Bayern Munich’s Identity Crisis

Bayern Munich’s Identity Crisis

By:
10/09/2017

The reign of Pep Guardiola is far in Bayern Munich’s rearview mirror these days. Their reality today is far from what they would’ve hoped for after his departure, a fact that became terribly apparent when the club sacked well-respected manager Carlo Ancelotti last week.

Ancelotti, who has managed some of the best sides in Europe for decades, was seen as more than up to the task of seeing Bayern through a transitory phase meant to bring an influx of youth talent to the club. Still, they were expected to maintain their elite form achieved under Guardiola in both Germany and Europe. Instead, results achieved under the Italian were middling by Bayern’s elite standards in Ancelotti’s first season. Bayern managed to stave off upstarts RB Leipzig to maintain their hold on the Bundesliga title but were bounced from the German domestic cup in the semi-finals and lost handily to Cristiano Ronaldo and Real Madrid in the quarter-finals of the Champions League. Bayern’s squad, made up of many long-serving stars, started showing signs of their age as the season progressed, and any questions of doubt about Ancelotti’s fit at the club were not put to rest as the Bavarians struggled for form in pre-season.

Still, president Uli Hoeness and Chairman Karl-Heinz Rummenigge, regarded as some of the shrewdest businessmen in Europe, did well to bring in some of Europe’s brightest talents in the summer transfer window to bolster the squad for the 2017-18 campaign. Without losing any of the club’s core players, Bayern brought in Hoffenheim duo Niklas Süle and Sebastian Rudy, Lyon starlet Corentin Tolisso, and Colombian superstar James Rodriguez on loan from Real Madrid. These signings were made in an effort to equip these players to take the reigns from Bayern’s veterans eventually.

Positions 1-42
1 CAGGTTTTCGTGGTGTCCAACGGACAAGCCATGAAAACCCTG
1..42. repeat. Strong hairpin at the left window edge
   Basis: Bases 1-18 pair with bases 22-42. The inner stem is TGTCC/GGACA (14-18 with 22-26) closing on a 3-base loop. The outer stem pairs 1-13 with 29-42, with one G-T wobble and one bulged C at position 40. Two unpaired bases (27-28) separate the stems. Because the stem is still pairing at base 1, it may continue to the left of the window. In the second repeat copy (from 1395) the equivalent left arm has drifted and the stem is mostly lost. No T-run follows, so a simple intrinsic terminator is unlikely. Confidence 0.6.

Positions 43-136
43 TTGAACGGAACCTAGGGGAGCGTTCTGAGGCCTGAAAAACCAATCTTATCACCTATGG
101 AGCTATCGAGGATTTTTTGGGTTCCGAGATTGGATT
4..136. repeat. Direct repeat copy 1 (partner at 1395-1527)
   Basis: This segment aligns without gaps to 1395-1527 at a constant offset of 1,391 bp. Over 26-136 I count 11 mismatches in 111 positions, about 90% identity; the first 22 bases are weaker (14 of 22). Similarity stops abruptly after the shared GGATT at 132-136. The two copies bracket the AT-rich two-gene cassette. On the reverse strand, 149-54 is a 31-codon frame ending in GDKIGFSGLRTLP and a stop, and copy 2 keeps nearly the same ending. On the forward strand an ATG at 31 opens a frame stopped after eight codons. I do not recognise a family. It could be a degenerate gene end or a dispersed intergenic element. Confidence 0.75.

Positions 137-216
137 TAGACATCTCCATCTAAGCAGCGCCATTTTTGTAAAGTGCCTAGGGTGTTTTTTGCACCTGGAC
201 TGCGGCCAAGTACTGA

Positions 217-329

Bayern will probably continue to be elite on the transfer market, but football is played on a pitch with 11 men, and Bayern’s efforts in that regard have been anything but convincing. With Ancelotti’s metaphorical hot seat already warm entering the season, a loss to 30-year-old prodigy manager Julian Nagelsmann’s Hoffenheim side put the manager a poor result or two away from seeing his time at Bayern come to an end. The club’s next result, a tough-to-swallow draw against Wolfsburg in the Bundesliga, a game in which Bayern squandered a two-goal second half lead, put the pressure on the gaffer to put out a strong side against Paris Saint-Germain in their midweek Champions League fixture. As it happened, Ancelotti left proven veterans Mats Hummels, Franck Ribery, and Arjen Robben on the bench for the clash, and Bayern were completely undone by Neymar, Kylian Mbappe, & Co. in a match that ended 3-0 to the Parisians. The Bayern board, never a group to twiddle its fingers, had Carlo packing his bags the next morning.

If Bayern were struggling before Ancelotti left, they were reeling when his assistant Willy Sagnol briefly took charge. In the Frenchman’s first game in charge, his squad suffered the same result they had the previous weekend against Wolfsburg, as they went two goals up against middling side Hertha Berlin before conceding twice in the span of five minutes, with the match ending 2-2. The gap between table-toppers Borussia Dortmund and Bayern is only growing, with Sagnol going so far as to say, “We are no longer the strongest team in Germany.” A damning statement considering Bayern have claimed the last five Bundesliga titles, that was just about the least inspiring thing any of Bayern’s players would like to be hearing from their skipper.